Mitigating Prevalence and Persistence of L. monocytogenes using Novel Sanitation Strategies in Delis

Susan Rose Hammons, Purdue University


Ready-to-eat (RTE) deli meats sliced at retail are predicted to cause 83% of deli meat-associated listeriosis cases annually. While L. monocytogenes is commonly found in delis (55-90%), environmental prevalence varies by store (0-40%). Study 1 evaluated efficacy of 10 standardized SSOPs by testing 28 food and non-food contact surfaces for L. monocytogenes over 6 months in 30 retail delis. Intervention strategies employed in this study significantly decreased L. monocytogenes prevalence on FCS and NFCS in stores with moderate prevalence (0.5%, 0.8% reduction). However, we found that L. monocytogenes could persist despite implementation of SSOP control strategies. Study 2 assessed an aggressive 12 hour deep clean sanitation standard operating procedure (SSOP) in nine retail delis aimed to reduce persistent Listeria monocytogenes. The SSOP was executed by a trained professional cleaning service during a 12 hour shut-down. Delis (n=5) with historically low L. monocytogenes prevalence (<1% samples; >300 samples tested) had no statistically significant changes in L. monocytogenes positive samples after the deep clean. In two delis with historically high L. monocytogenes prevalence (>10%), deep cleaning reduced L. monocytogenes positive samples by 50% and 75%; one deli had no change and one store had increased L. monocytogenes positive samples immediately post-deep clean. High prevalence delis returned to pre-deep clean L. monocytogenes prevalence levels within one month. Study 3 assessed the efficacy of a modified deep-clean SSOP conducted by store employees and complemented with training and facilities improvements to reduce L. monocytogenes prevalence. Fifty delis among 6 states were screened using a predictive logistic regression model that estimates the probability of high L. monocytogenes prevalence in a deli. Environmental samples (n=20) were collected immediately before, after, and once monthly for 6 months post-deep clean. Deep-cleans immediately reduced L. monocytogenes prevalence in 6 of 7 stores tested. A total of 22/139 (15.8%) samples before and 8/140 (5.7%) samples after deep-cleaning were positive for L. monocytogenes, a marginal mean decrease of 10.1 percentage points (CI95: -0.01, 21.0%; p=0.066) per store. Interventions reduced average monthly L. monocytogenes prevalence in each store by 9.7 percentage points (CI95: 2.50, 16.9%; p=0.017). Employee executed deep-cleans with training, education, and maintenance programs can reduce environmental L. monocytogenes prevalence, a pivotal part of preventing cross-contamination to RTE deli meats. Taken together, these studies underscore that improved sanitation strategies combined with facilities maintenance and improving food safety culture are pivotal to preventing listeriosis from RTE deli meats contaminated at retail.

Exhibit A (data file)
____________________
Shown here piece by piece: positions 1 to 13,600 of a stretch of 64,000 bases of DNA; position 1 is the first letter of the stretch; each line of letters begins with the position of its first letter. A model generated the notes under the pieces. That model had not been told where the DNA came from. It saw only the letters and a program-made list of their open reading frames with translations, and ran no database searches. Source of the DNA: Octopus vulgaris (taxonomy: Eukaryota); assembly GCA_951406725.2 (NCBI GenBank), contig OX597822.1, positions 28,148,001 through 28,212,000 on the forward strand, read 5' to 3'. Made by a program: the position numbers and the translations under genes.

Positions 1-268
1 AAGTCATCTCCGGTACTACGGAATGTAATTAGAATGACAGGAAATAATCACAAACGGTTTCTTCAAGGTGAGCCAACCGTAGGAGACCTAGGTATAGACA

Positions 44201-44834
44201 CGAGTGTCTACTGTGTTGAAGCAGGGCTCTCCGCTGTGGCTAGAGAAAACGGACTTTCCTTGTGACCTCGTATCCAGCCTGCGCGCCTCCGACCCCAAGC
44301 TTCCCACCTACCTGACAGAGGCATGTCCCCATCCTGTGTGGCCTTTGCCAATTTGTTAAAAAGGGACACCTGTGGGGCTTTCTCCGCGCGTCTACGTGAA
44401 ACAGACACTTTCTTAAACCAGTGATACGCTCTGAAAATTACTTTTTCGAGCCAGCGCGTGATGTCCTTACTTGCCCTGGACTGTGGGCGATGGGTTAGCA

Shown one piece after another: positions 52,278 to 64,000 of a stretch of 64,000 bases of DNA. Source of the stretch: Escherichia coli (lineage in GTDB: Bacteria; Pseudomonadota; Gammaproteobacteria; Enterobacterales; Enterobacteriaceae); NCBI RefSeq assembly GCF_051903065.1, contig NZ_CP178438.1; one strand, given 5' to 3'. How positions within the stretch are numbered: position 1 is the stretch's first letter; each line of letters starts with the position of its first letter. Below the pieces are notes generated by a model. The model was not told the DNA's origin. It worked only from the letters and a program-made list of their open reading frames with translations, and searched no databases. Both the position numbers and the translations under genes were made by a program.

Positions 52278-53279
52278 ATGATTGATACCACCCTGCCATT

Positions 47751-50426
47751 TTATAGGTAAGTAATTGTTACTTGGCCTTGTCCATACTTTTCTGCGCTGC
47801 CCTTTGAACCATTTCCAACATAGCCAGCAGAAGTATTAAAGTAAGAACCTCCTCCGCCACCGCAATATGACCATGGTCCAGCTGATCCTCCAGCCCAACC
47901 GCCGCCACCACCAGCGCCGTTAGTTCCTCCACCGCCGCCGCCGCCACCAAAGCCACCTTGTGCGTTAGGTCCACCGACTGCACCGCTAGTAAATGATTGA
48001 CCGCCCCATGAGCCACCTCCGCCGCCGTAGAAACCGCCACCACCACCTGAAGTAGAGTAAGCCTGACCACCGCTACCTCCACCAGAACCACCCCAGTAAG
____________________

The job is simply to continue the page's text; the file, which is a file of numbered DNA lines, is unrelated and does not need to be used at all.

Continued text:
Oliver, Purdue University.

Subject Area

Food Science|Microbiology

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